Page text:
Consider that for a moment. The Arifs managed to pool enough capital and influence to buy what turned out to be a highly lucrative chemical plant. How was this possible? What really happened in Kazakhstan in 1990s?
Around 1999, Refik Arif’s chemical trading business was generating so much cash that the family retained Hamels, a UK tax consultancy, to help structure their investments. On its website, Hamels describes its typical clients as “high net worth individuals seeking to minimize their respective tax burdens on current income or investment streams…”
In a 2011 memo, Hamels partner Zig Wilamowski wrote, “Mr. Refik Arif is one of four brothers who have over many years built up a substantial and profitable international business from the sale of chrome-based chemicals.” Williamowski said he was in a position to verify the “good origin” of the Arif family’s wealth. You can read the document here.
With the help of Hamels, the Arifs set up a network of shell companies, many of which were established in the Caribbean tax haven of the British Virgin Islands. These companies included Bennington Trade Assets Ltd., which owns property in the center of London and Merlin Trading Assets Ltd., which owns an executive jet. There are too many companies to name them all. Many are found in the Panama Papers leak of offshore companies founded by the Panamanian law firm Mossack Fonseca.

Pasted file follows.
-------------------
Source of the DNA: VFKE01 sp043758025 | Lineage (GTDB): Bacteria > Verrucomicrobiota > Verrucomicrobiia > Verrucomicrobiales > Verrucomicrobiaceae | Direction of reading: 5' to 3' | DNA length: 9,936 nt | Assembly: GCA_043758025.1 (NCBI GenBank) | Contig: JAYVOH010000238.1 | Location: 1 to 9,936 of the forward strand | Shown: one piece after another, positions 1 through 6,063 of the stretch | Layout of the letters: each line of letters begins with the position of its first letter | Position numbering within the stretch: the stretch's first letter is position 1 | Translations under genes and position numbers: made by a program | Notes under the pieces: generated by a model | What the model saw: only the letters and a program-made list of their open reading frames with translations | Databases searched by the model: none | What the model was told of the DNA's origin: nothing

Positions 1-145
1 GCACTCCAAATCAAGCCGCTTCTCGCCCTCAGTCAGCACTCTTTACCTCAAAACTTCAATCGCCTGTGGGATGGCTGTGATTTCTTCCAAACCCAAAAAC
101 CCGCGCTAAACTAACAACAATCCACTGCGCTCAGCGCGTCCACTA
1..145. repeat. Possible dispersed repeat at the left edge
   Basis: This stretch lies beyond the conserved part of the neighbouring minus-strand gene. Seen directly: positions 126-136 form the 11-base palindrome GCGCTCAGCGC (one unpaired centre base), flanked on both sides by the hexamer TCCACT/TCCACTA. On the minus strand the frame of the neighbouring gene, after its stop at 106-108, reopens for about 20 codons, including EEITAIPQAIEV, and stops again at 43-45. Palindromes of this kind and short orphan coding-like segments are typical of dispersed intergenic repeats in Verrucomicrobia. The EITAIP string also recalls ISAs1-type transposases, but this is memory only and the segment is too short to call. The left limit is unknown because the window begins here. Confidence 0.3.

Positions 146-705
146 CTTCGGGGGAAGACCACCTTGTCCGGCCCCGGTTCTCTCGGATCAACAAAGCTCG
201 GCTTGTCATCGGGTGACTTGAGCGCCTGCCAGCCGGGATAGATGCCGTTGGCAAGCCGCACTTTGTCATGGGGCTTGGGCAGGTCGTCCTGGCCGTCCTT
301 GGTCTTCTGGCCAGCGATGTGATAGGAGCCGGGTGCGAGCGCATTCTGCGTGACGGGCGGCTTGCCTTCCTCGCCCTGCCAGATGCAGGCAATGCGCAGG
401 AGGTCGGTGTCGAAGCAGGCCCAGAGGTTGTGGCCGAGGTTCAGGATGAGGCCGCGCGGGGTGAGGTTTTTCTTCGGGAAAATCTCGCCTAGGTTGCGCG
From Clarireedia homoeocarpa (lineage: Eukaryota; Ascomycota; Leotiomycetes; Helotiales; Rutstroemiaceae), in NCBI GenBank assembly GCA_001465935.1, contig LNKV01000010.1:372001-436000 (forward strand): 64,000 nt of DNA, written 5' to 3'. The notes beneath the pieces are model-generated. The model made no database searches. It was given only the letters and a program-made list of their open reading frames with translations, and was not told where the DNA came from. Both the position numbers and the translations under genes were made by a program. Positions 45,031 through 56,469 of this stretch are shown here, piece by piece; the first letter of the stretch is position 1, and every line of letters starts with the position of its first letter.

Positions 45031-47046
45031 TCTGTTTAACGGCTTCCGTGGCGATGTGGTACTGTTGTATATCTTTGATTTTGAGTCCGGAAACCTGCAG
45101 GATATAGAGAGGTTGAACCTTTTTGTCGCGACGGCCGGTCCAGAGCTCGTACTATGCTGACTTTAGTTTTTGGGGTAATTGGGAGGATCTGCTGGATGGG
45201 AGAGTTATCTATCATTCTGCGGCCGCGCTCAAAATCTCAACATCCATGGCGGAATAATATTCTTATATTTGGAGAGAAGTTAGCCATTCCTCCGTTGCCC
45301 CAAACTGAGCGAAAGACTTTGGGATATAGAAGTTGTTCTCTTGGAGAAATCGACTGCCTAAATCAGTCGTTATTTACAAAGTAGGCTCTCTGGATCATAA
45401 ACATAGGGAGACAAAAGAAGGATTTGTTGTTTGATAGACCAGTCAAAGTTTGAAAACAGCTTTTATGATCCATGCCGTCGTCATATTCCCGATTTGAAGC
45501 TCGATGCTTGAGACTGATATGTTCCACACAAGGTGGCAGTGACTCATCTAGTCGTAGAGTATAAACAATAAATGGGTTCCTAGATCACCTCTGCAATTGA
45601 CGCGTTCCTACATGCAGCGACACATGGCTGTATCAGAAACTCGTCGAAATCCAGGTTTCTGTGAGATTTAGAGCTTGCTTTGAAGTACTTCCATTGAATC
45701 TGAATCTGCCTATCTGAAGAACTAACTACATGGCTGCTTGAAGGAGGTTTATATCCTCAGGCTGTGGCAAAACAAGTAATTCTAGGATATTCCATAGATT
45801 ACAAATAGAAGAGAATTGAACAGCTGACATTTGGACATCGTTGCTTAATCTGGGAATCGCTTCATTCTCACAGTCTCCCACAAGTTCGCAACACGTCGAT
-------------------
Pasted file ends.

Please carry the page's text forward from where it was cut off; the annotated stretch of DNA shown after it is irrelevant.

The real moneymaker for the family was Castello Global Ltd., which handled the profits from the chrome trading business. Here is a breakdown of Castello Global’s profits:
So much money was pouring out of Kazakhstan that Tevfik Arif decided it was time to try something big. Really big.
He moved to New York and set out to do a real estate deal with the biggest and the best. So he set up offices of his new company Bayrock Group in Trump Tower, one floor below Trump’s own offices.
To be continued…
Call me skeptical.
I don’t believe that Facebook won the election for Donald Trump. That’s the claim put forth in this hagiographic profile of Jared Kushner in Forbes and in many other media outlets.